As we celebrate Case Manager’s Week and honor the work that case managers dedicate themselves to year-round, we want to stop and really understand: What is a case manager and what do they do? These ‘behind-the-scenes’ heroes play a large role in getting people the help they deserve before, during, and after treatment.
Who are Case Managers?
Case managers can be anyone! Generally, these individuals have a bachelor’s or a master’s degree in nursing, counseling or psychology. Certification requires education, field hours and passing an exam from a certified organization of that individual’s choice. Because case management spreads over a broad area within the healthcare industry, an individual may want to focus on one area, such as child care or mental illness. There are a few certifications to choose from, but the Certified Case Manager (CCM) exam offered by the Commission for Case Manager Certification (CCMC) is among the most popular and prestigious.
Case managers are often compassionate, caring people who want to help others find solid ground for long-term health success. They communicate well, are natural problem solvers and can blend clinical care with their clients’ unique needs.
What Do Case Managers Do?
Over 70 years ago, the mother of social work and case management, Mary Richmond, envisioned a group of kind, neighborly individuals with the drive to help others with their everyday struggles. She created the field of social casework and, as time went on, it became what we know today as case management.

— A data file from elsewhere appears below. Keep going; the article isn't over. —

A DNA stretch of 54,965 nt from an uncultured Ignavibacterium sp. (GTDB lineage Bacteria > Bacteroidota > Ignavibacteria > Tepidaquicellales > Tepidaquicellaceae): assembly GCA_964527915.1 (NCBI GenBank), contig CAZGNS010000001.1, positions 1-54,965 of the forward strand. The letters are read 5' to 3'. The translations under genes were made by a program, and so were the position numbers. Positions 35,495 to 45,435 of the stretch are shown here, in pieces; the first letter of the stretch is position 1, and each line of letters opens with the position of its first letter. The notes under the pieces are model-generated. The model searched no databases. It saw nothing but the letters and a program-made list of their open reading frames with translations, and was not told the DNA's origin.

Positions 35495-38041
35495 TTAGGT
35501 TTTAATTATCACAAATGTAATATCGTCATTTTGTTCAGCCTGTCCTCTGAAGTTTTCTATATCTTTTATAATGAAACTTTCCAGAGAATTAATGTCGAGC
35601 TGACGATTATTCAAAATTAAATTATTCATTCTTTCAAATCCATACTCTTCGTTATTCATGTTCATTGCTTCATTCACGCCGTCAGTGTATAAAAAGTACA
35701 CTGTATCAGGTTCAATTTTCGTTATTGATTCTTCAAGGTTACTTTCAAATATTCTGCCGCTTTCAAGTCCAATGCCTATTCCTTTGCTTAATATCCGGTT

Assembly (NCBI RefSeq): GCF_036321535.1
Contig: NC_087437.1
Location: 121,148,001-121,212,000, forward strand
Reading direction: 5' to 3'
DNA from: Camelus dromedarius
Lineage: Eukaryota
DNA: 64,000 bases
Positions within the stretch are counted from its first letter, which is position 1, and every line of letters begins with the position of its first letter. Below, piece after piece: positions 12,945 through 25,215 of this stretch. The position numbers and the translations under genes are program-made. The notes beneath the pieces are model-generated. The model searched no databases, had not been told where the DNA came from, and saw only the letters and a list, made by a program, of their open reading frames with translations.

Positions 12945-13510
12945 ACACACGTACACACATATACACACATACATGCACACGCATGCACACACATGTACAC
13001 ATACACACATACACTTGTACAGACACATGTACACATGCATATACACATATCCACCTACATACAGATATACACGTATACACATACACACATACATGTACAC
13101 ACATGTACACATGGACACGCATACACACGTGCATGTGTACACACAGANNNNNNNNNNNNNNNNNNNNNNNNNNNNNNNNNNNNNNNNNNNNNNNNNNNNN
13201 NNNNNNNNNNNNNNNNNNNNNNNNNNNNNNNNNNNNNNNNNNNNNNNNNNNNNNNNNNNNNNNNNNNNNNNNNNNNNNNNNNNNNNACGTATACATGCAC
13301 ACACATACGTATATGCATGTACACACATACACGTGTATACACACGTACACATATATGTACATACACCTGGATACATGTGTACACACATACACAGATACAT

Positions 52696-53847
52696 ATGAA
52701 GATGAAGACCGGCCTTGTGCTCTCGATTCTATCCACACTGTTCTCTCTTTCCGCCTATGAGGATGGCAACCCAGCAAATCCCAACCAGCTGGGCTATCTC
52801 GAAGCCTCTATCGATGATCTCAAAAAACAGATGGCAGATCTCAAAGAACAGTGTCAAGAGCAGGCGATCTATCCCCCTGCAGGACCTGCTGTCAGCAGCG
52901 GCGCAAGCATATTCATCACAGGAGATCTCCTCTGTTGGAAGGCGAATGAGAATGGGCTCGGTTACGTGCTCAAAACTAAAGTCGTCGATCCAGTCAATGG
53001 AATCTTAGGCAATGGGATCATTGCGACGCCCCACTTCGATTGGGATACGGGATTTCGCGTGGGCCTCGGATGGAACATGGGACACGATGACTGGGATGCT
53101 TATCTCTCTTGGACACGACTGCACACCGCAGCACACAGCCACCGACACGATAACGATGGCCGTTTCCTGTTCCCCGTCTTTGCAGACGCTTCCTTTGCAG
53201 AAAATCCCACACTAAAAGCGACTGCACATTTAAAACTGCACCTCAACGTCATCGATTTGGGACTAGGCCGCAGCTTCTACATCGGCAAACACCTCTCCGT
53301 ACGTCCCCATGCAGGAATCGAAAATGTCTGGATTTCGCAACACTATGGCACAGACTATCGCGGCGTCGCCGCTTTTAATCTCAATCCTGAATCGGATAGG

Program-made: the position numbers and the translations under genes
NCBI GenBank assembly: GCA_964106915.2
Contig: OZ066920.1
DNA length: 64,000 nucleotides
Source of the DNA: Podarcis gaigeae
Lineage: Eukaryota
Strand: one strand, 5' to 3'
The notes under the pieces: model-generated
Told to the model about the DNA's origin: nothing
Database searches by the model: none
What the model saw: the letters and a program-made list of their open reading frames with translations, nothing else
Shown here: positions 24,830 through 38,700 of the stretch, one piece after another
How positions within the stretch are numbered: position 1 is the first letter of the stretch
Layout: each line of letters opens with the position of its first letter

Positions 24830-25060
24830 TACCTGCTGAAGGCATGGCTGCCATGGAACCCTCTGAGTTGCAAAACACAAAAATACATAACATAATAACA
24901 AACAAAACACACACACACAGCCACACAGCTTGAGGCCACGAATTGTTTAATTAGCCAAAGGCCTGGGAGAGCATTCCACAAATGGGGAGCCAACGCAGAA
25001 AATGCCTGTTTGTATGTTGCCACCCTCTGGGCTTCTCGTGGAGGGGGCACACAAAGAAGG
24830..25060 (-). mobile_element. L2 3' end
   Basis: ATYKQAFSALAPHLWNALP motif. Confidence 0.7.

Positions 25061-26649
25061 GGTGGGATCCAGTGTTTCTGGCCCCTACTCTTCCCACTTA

Case managers offer a wide variety of services for people who find themselves in difficult situations. These services could be anything from advising someone on how to handle a specific health situation to suggesting treatment services and creating a plan for aftercare or other health-related assistance that comes with helping another get back on their feet.
Case managers work with a diverse population from children and the elderly to the homeless, to those in the prison system and those struggling with chronic illnesses, addiction, or mental health disorders. Often, case managers work in hospitals, rehabilitation centers, correctional facilities and nursing homes.
Why Are They Important?
A case manager is there to help mediate vulnerable situations with the underprivileged and the underheard. Both substance use and mental health disorders impact multiple facets of a person’s life. By having a case manager involved with treatment, those suffering can expect a continuum of care, rather than a fragmented experience that may leave that person without a safety net. Case managers advocate for their clients and find the right path that fits their needs, not the other way around.
That is why case management is so important. Substance use and mental health disorders disrupt so much of a person’s life that it is challenging to heal alone. Case managers offer hands-on guidance to ensure that a person has all of the support necessary to succeed in their recovery.
This week, think about someone who has guided you, listened to you or supported you in your recovery, much like a case manager would. Take a minute to write them a note or give them a call. A simple act of kindness never goes unnoticed. If you or your loved one haven’t taken the first step towards a new life, we are here to help. Call us today at 844 875 5609.